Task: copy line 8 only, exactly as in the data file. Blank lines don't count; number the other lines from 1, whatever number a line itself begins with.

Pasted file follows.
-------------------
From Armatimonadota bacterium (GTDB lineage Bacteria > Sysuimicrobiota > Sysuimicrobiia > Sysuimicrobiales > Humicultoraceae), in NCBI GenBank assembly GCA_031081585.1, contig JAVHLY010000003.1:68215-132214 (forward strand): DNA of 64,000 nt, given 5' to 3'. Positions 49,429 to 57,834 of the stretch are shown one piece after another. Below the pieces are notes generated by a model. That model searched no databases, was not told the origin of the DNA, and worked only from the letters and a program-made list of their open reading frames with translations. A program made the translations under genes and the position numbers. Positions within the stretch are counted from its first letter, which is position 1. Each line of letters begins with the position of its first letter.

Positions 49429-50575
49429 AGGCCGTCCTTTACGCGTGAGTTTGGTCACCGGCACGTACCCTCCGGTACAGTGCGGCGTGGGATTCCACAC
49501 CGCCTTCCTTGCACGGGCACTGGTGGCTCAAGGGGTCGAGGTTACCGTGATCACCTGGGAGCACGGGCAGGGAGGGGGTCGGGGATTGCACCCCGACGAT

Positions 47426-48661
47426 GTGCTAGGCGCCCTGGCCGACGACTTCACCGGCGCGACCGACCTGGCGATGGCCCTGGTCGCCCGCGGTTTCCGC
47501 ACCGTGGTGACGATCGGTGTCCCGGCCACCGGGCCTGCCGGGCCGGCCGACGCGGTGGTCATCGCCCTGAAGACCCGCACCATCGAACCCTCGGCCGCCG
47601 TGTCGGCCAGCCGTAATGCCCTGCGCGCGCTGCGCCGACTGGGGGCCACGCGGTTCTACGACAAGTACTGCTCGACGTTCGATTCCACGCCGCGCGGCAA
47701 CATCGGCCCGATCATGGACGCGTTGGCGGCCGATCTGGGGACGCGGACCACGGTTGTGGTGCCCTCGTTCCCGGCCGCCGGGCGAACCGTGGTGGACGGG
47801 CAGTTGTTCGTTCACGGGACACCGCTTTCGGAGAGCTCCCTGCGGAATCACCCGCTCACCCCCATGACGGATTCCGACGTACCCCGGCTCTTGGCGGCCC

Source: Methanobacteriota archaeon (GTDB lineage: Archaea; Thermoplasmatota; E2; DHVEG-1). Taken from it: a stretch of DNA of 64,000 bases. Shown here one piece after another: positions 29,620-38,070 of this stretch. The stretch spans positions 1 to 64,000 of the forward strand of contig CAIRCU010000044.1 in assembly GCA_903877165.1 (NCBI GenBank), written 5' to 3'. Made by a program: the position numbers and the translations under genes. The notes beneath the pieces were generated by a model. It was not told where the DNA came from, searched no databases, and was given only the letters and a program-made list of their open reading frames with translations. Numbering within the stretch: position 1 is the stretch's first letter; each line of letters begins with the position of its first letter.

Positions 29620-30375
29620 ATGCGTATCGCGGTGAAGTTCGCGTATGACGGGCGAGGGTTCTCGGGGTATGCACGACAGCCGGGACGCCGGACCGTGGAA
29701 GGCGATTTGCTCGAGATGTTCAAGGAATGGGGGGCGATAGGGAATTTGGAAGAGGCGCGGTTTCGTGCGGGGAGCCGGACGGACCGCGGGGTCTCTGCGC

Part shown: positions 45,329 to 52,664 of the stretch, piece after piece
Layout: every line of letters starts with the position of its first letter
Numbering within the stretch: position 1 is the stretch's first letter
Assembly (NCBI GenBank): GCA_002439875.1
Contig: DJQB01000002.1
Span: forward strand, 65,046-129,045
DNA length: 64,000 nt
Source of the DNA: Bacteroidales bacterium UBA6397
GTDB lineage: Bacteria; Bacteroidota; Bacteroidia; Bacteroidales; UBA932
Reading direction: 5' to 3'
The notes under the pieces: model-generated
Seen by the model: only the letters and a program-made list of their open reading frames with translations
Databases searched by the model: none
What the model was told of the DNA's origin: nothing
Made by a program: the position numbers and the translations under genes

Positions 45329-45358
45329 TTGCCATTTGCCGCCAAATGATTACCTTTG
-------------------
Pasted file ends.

47601 TGTCGGCCAGCCGTAATGCCCTGCGCGCGCTGCGCCGACTGGGGGCCACGCGGTTCTACGACAAGTACTGCTCGACGTTCGATTCCACGCCGCGCGGCAA